It’s Link Man!
What with tax time approaching and me being super busy with writing, this Monday I’m just going to share some interesting links I’ve accumulated.
First up is a rather harrowing look at the terrible destruction waged by those fools from ISIS. It’s not enough that they’re killing anyone who doesn’t practice religion exactly like them. No, these tools are obliterating history because it portrays gods that haven’t been worshipped in thousands of years.
I’ve never visited Mosul in person, but in preparation for my Dabir and Asim stories and novels I’ve researched it in depth, and I feel strangely close to it as a result. I’ve been horrified to hear about the carnage carried out as ISIS has destroyed “idolatrous” statues in the Mosul museum. Now they’ve moved against the ruins of another ancient city. Because nothing’s more dangerous to your religious opinion than a bunch of old stone statues sitting in a desert. I hope some fall on them. Anyway, here’s the link.
Here’s a great essay from Ursula K. LeGuin that you might have already seen, skewering a literary writer tackling fantasy who’s desperate to prove he’s above such terrible practices.
Lastly, Scott Dennis Parker looks at one of my favorite book sets. I must have read the Star Trek Log series three or four times when I was a kid. Alan Dean Foster wrote short stories (and, later, novels) based upon the episodes in the Star Trek animated series, and somehow he made even the weakest of them compelling while being true to the scripts. It was a phenomenal job, and I had the pleasure of say as much to Mr. Foster in person at a World Fantasy Convention three or four years ago. He was very gracious. If you’ll permit me to get technical for a moment, one of the things I liked about them, in addition to him knowing the Star Trek characters better than almost anyone else who’s ever written prose about them, is that he so ably switches back and forth between characters over the course of a scene.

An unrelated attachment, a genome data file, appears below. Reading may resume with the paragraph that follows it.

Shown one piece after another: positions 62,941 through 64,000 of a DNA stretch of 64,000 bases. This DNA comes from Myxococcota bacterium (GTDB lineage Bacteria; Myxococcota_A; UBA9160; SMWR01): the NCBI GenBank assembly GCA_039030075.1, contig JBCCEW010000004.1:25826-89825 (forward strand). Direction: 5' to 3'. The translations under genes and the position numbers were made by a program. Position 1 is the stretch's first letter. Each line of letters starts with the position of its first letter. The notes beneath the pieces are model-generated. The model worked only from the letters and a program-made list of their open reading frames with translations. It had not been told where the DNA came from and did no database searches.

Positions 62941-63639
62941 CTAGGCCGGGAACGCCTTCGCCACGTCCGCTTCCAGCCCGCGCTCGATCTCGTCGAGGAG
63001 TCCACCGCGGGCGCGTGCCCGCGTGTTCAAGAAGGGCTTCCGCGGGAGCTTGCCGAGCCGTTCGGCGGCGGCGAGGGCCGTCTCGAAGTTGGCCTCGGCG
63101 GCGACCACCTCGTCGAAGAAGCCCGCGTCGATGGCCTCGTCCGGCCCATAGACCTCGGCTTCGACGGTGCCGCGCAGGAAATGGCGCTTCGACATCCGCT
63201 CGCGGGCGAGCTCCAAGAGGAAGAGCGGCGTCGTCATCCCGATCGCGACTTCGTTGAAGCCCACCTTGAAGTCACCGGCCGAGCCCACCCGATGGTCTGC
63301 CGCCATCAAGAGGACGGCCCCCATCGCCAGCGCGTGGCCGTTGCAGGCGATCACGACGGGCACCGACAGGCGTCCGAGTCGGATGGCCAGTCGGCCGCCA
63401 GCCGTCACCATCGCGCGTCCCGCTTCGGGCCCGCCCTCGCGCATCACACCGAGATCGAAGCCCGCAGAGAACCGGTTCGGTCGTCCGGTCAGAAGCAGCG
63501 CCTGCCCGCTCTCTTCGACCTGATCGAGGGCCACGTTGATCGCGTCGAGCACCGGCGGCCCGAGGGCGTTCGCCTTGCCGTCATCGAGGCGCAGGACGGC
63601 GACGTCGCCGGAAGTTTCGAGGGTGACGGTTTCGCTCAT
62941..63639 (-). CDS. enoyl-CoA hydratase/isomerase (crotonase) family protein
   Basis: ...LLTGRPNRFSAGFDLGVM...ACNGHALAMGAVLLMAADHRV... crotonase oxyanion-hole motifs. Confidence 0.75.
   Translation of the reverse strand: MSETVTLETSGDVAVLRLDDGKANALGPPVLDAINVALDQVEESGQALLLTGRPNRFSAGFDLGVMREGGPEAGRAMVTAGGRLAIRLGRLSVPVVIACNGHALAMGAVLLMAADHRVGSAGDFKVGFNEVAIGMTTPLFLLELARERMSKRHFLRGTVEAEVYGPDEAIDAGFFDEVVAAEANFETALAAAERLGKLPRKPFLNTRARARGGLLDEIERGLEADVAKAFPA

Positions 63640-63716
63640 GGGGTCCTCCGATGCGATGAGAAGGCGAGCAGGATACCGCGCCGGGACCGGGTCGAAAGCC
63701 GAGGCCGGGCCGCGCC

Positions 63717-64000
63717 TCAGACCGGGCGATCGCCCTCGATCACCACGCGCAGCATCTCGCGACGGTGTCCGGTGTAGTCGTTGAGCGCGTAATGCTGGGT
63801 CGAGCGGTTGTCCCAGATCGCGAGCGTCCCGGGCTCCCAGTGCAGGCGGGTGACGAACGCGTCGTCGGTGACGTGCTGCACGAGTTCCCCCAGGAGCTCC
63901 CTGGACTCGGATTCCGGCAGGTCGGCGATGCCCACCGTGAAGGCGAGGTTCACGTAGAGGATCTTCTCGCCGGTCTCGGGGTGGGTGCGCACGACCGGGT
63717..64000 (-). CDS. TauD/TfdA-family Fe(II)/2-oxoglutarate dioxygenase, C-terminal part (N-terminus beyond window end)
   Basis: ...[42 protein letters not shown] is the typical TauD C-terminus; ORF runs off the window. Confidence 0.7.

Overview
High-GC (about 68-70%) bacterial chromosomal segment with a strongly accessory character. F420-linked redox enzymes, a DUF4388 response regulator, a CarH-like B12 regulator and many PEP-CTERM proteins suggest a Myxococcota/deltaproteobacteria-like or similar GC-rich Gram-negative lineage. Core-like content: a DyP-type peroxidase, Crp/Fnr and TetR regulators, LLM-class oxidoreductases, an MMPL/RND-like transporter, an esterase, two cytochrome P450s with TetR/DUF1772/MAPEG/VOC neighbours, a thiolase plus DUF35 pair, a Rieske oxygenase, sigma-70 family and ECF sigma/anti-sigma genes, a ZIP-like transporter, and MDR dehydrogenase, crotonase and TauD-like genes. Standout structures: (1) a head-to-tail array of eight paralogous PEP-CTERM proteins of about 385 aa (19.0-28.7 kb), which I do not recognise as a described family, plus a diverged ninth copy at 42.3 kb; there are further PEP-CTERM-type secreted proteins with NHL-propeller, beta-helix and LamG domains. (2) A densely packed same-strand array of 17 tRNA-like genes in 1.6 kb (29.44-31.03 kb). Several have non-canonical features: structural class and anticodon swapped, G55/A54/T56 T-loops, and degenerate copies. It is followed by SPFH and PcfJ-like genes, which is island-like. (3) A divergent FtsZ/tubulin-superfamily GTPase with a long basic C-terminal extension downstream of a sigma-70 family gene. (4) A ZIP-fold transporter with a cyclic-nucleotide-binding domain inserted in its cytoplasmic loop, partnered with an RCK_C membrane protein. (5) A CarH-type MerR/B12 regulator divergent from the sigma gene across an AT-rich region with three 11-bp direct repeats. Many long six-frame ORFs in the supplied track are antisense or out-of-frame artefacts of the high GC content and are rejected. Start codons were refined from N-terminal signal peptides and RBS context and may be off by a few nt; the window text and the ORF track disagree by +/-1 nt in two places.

These days that’s called “head hopping” and is actively discouraged. Used to, though, you didn’t have to switch chapters or put in a scene break when you traded point-of-views. Done well, trading viewpoints can be extremely effective (it’s quite cinematic), yet it’s so unpopular today it has become something of a lost art. I’ve experimented with it myself but have always had it editorially nixed. And, honestly, because I haven’t had the opportunity to practice it very much I wasn’t very good at it.